Half of teachers leave the job after five years. Here’s what to do about it

Amid intense debate about new education standards, and teacher tenure and pay, the Alliance for Excellent Education has turned the focus to new teachers – and their tendency to quit.

A new report, published by the Alliance in collaboration with the New Teacher Center (NTC), a non-profit that helps schools and policymakers develop training for new educators, found that about 13 percent of the nation’s 3.4 million teachers move schools or leave the profession every year, costing states up to $2 billion. Researchers estimate that over 1 million teachers move in and out of schools annually, and between 40 and 50 percent quit within five years.

Katie Bonfiglio, a 9th grade English Teacher at Arlington High School. (Michelle Pemberton/The Star)

The high turnover rates are sometimes due to layoffs, “but the primary reason they leave is because they’re dissatisfied,” said Richard Ingersoll, an education professor at the University of Pennsylvania whose research on teacher retention was published in the report. Teachers say they leave because of inadequate administrative support and isolated working conditions, among other things. These losses disproportionately affect high-poverty, urban and rural schools, where teaching staffs often lack experience.

A Consortium on Chicago School Research (CCSR) report found that schools serving low-income, minority students turn over half of their staffs every three years, deepening the divide between poor and wealthy students to the most experienced teachers.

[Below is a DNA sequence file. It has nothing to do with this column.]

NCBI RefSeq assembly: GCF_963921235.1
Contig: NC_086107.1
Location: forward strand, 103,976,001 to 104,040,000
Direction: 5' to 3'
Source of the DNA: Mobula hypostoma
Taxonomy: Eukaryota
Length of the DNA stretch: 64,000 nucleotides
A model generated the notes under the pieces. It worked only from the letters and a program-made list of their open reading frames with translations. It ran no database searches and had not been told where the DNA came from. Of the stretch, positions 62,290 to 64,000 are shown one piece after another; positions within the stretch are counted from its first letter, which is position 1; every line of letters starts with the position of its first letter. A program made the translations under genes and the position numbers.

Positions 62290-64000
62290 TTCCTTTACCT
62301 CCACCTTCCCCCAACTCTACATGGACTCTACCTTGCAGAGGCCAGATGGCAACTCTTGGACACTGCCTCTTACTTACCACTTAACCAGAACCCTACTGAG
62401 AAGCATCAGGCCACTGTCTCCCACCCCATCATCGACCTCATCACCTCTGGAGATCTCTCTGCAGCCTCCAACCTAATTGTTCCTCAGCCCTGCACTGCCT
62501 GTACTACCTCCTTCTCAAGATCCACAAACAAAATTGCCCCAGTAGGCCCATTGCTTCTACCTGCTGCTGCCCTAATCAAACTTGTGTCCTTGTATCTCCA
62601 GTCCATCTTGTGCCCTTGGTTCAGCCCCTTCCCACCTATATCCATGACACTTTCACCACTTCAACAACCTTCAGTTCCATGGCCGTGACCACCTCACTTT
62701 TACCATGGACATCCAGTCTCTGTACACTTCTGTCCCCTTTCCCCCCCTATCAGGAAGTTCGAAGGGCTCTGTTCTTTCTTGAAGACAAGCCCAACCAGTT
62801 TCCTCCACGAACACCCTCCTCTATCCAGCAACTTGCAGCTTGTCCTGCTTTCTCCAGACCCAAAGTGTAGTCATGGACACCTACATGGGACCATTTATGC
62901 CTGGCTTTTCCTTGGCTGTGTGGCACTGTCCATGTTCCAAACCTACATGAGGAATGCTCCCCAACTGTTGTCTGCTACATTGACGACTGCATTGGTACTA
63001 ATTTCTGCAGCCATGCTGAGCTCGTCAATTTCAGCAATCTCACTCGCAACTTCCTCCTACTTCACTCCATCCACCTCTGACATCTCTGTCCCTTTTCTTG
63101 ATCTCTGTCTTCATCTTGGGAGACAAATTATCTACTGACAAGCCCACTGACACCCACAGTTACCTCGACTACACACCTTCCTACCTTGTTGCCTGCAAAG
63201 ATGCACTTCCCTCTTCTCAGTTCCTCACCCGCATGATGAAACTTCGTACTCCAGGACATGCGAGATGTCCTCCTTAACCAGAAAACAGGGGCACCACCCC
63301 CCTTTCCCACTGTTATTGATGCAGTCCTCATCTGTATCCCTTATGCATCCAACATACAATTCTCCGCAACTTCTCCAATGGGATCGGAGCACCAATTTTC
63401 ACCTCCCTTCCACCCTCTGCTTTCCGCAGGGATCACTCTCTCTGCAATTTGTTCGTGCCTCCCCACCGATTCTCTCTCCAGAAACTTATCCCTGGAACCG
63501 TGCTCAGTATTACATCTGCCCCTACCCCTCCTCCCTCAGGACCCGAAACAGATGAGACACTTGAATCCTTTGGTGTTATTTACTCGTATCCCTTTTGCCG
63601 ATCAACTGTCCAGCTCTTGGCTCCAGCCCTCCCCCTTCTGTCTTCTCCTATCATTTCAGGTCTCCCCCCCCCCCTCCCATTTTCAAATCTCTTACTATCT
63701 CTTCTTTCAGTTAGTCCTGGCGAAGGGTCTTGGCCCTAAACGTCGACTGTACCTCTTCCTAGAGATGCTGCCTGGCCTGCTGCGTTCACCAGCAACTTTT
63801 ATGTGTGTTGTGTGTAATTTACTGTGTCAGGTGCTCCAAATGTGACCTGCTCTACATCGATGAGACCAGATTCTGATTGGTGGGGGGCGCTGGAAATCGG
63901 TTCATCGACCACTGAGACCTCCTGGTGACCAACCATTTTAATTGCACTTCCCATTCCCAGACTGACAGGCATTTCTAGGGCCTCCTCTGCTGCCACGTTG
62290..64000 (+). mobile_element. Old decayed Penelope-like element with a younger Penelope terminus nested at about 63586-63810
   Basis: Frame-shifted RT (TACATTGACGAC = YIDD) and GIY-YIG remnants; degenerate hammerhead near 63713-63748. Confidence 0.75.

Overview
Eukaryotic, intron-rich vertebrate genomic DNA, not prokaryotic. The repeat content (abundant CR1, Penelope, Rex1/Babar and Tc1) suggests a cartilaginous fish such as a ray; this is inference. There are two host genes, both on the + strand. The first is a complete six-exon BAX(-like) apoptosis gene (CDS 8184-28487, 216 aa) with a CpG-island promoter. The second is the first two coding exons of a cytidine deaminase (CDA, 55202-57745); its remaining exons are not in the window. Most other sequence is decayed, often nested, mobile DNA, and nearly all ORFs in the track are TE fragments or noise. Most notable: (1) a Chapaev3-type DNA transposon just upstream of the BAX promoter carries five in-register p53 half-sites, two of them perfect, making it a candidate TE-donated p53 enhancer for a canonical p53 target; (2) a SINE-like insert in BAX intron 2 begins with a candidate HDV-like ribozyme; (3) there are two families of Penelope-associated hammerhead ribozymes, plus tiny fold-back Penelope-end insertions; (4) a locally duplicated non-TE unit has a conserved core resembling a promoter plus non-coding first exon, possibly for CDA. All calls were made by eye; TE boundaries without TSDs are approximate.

But the new report says poor retention isn’t a commitment problem. It’s a support problem.

A National Center for Education Statistics survey found a correlation between the level of support and training provided to new teachers and their likelihood of leaving after the first year. So the Alliance and NTC have concluded that new teachers need more on-the-job training and mentor programs for the first two years that’s designed to keep them in the profession.

Called “comprehensive induction,” the training should include a high-quality, pre-screened mentor who is an experienced teacher, common planning time with other teachers, regular and rigorous training, and ongoing contact with school leaders, like principals and district officials, according to the NTC and Alliance report.

Ingersoll says studies prove these programs work, but that the quality of them is inconsistent across schools, districts, and states.

“It’s no surprise that reforms centered around induction and support for beginning teachers has become a trend,” said Ingersoll.

The report suggests that these mentorship programs be required for new teachers to earn full licensure, and stresses the importance of schools giving mentor teachers time and compensation to support novice teachers. It also recommends regular evaluations of new teachers, school-wide analysis of teacher learning conditions and environment, and district responsibility to distribute effective teachers evenly across schools.

“It’s way more than giving them a mentor,” said Ellen Moir, founder of the NTC.

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Alexandria Neason

Alexandria Neason is a recent graduate of Columbia University’s Graduate School of Journalism. She has contributed to Chalkbeat New York, WAMU’s Metro Connection, National Public… See Archive